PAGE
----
A US-based forensic firm on December 7th has concluded that digital evidence used to arrest Jesuit priest Father Stan Swamy in the Bhima-Koregaon case was “planted” on his computer’s hard drive, similar to two other cases involving human rights defenders Rona Wilson and Surendra Gadling. Swamy, 84, who was an accused in the Elgar Parishad-Maoist links case, died in July 2021, while waiting for interim bail on medical grounds.
As per the new report from a US-based digital forensics company, a hacker planted 22 “incriminating” files in activist Rona Wilson’s computer, days after violence in the Maharashtra town of Bhima-Koregaon in January 2018.
These files have, since November 15, 2018, been cited, initially by the Pune Police and then by the National Investigation Agency, as key evidence. This evidence led to Wilson and 15 others – including lawyers, academics and artistes – being arrested and jailed without bail (except the poet Varavara Rao who is now on bail) or trial for more than two years on charges of conspiring against the Indian state.
The files were never created, opened or used by anyone who directly handled Wilson’s computer, but the hacker used a software to plant them, said the new report from Arsenal Consulting. They analyzed an electronic copy of Wilson’s computer on a request from his lawyers, who got it from the police in November 2019 after court orders.
The new report is a follow-up of Arsenal’s first report in February 2021. That report concluded the computer was hacked using malicious software to plant 10 files, mostly “incriminating” letters, and it faced sustained electronic spying.
The second report, yet to be made public, but reviewed by Article 14, states: “There is no evidence of legitimate interaction with the additional files of interest on Mr. Wilson’s computer, and that 22 of the 24 files are directly connected to the attacker identified in Report I.”
The additional 24 files largely contain purported correspondence between members of the banned Communist Party of India (Maoist), discussions on fund transfers, how to improve women’s representation in organisations, difficulties party members face in communicating with each other, concerns over state crackdown and some photographs of Maoist guerillas.
Article 14 emailed detailed queries to Jaya Roy, NIA spokesperson and Superintendent of Police. The queries included specific questions related to Arsenal’s findings and reports submitted by government’s forensic labs.
Roy did not reply to the email. She told Article 14 on the phone that, “We do not take cognisance of reports from private labs. There are notified labs for our forensic examination like RFSL [Regional Forensic Science Laboratory] and CFSL [Central Forensic Science Laboratory].”
While the case against the 16 is likely to drag for years, their lawyers’ focus is on getting the activists released on bail. Wilson’s lawyers are likely to use the second Arsenal report to buttress their contention that primary electronic evidence was fabricated and that the tampering of his computer makes all electronic evidence produced from it unusable.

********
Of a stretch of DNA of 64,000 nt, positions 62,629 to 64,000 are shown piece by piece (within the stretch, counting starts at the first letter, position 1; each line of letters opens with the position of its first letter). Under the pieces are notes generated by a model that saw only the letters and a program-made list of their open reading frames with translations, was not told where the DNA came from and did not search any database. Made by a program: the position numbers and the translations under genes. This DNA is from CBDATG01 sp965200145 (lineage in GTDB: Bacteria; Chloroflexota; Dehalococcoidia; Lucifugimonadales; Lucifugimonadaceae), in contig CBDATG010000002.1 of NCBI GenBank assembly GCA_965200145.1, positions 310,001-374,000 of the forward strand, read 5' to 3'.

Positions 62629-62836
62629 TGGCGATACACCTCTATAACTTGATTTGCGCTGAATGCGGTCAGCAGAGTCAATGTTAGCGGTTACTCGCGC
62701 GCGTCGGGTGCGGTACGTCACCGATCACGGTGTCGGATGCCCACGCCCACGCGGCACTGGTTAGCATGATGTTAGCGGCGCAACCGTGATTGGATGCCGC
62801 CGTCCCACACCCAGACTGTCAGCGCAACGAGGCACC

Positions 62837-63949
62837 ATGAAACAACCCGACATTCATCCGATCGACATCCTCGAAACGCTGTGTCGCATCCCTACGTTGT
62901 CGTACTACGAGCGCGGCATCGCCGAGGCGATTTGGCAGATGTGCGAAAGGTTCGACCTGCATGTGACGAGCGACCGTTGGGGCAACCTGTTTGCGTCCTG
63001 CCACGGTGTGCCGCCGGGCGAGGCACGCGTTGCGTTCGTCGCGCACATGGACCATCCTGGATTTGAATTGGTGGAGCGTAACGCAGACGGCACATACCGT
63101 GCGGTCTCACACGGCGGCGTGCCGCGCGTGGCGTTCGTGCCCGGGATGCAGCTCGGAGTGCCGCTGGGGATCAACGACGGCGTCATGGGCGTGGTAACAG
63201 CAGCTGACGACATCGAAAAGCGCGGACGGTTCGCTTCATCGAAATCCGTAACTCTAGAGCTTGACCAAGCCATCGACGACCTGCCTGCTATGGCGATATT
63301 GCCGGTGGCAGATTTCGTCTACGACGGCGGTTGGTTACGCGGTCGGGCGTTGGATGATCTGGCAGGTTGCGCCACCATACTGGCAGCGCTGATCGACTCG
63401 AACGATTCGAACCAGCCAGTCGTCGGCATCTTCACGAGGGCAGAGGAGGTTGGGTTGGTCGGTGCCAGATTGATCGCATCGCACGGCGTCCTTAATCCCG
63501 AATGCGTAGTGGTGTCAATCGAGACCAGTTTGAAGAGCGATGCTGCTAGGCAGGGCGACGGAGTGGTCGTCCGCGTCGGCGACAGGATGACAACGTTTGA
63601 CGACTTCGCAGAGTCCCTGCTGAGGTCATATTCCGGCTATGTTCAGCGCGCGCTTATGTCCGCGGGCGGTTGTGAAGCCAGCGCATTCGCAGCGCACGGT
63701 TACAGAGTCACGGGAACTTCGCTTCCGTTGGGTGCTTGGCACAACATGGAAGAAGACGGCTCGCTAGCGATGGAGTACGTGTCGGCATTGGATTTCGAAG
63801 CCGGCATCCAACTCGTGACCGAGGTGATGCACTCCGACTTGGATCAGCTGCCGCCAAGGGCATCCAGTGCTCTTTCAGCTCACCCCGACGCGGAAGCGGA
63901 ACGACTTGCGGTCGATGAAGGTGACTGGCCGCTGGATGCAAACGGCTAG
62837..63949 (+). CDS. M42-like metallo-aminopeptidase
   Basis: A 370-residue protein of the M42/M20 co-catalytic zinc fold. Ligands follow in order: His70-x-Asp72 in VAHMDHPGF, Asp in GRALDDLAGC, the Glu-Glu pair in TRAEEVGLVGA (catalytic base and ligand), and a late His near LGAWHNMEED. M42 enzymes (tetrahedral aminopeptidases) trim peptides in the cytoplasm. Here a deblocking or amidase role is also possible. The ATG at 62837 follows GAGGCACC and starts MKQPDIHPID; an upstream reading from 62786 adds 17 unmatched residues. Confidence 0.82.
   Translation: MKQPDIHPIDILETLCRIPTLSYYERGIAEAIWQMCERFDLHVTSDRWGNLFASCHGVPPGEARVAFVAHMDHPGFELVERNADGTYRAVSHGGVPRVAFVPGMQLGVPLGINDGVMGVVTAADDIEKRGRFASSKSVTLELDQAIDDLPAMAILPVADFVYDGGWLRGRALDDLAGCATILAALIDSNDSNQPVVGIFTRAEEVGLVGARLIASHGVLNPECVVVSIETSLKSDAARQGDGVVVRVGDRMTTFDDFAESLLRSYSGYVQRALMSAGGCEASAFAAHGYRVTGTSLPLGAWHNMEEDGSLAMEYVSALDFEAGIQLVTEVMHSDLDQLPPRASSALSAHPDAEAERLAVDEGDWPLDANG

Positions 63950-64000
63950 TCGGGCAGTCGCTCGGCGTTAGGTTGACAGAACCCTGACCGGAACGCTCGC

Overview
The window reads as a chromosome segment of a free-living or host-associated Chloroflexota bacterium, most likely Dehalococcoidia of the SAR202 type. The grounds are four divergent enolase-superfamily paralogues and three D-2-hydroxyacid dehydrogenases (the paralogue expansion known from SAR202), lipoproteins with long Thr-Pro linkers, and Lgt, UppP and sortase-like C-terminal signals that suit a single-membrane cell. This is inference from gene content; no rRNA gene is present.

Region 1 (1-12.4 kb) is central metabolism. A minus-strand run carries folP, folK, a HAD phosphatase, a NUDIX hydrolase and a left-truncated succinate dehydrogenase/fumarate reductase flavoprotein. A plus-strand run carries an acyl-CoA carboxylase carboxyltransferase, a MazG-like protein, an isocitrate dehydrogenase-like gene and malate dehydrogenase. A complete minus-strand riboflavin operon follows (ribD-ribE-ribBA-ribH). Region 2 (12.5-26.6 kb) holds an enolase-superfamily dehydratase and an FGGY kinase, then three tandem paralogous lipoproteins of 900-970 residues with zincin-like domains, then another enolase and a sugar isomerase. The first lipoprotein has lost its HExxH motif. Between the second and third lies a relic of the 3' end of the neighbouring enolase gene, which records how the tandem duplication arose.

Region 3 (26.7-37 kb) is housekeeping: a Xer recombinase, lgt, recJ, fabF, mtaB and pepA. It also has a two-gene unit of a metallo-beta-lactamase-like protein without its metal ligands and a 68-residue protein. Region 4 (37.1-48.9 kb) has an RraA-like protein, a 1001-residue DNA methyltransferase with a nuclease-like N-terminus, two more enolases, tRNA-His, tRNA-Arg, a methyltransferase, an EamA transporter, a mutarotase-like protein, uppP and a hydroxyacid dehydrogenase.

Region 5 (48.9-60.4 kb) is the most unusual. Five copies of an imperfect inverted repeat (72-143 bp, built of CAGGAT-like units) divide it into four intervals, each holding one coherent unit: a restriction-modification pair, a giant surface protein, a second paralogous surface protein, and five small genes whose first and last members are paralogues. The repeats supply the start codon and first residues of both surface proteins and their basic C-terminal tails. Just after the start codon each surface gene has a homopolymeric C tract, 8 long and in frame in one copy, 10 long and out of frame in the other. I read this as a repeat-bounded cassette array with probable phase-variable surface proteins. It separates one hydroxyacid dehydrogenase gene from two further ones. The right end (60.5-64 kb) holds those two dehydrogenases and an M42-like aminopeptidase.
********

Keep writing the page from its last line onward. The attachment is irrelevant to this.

The case against the 16 activists centers around Elgaar Parishad, an event held on December 31, 2017, in Bhima-Koregaon, a town of roughly 9,000 inhabitants, 28 km northeast of Pune, to commemorate the 200th anniversary of the victory of a largely Dalit-staffed British army over the upper-caste Peshwa army. Violence and arson followed the event, as Dalits clashed with Hindu right-wingers irked by the celebration of a valorous Dalit past.
Soon, a Pune police investigation into the violence changed tack to a Maoist conspiracy and focussed on “urban naxals”, a term popularised around the same time by right-wing supporters and leaders to deride urban intellectuals and activists.
Police raided activists and organisers of the event and seized laptops, hard disks and other devices. According to the charge sheet, the police raided the premises of Rona Wilson and advocate Surendra Gadling because of their alleged communication with Sudhir Dhawale, one of the main organisers of Bhima Koregaon event.
The chargesheet on why Ronal Wilson and why Surendra Gadling were arrested.
The files found on Wilson’s computer were among the evidence submitted against him, lawyer-activist Sudha Bharadwaj, poet Rao and others.
After the NIA took over the probe from the state police in January 2020, soon after the state saw a change in administration from a Bharatiya Janata Party-led government to the Maha Vikas Aghadi currently in power, they filed an additional charge sheet, naming Jesuit priest Stan Swany, Hanybabu Tarayil, a professor of linguistics at the Department of English at Delhi University, Anand Teltumbde, a professor of the Goa Institute of Management and journalist Gautam Navlakha.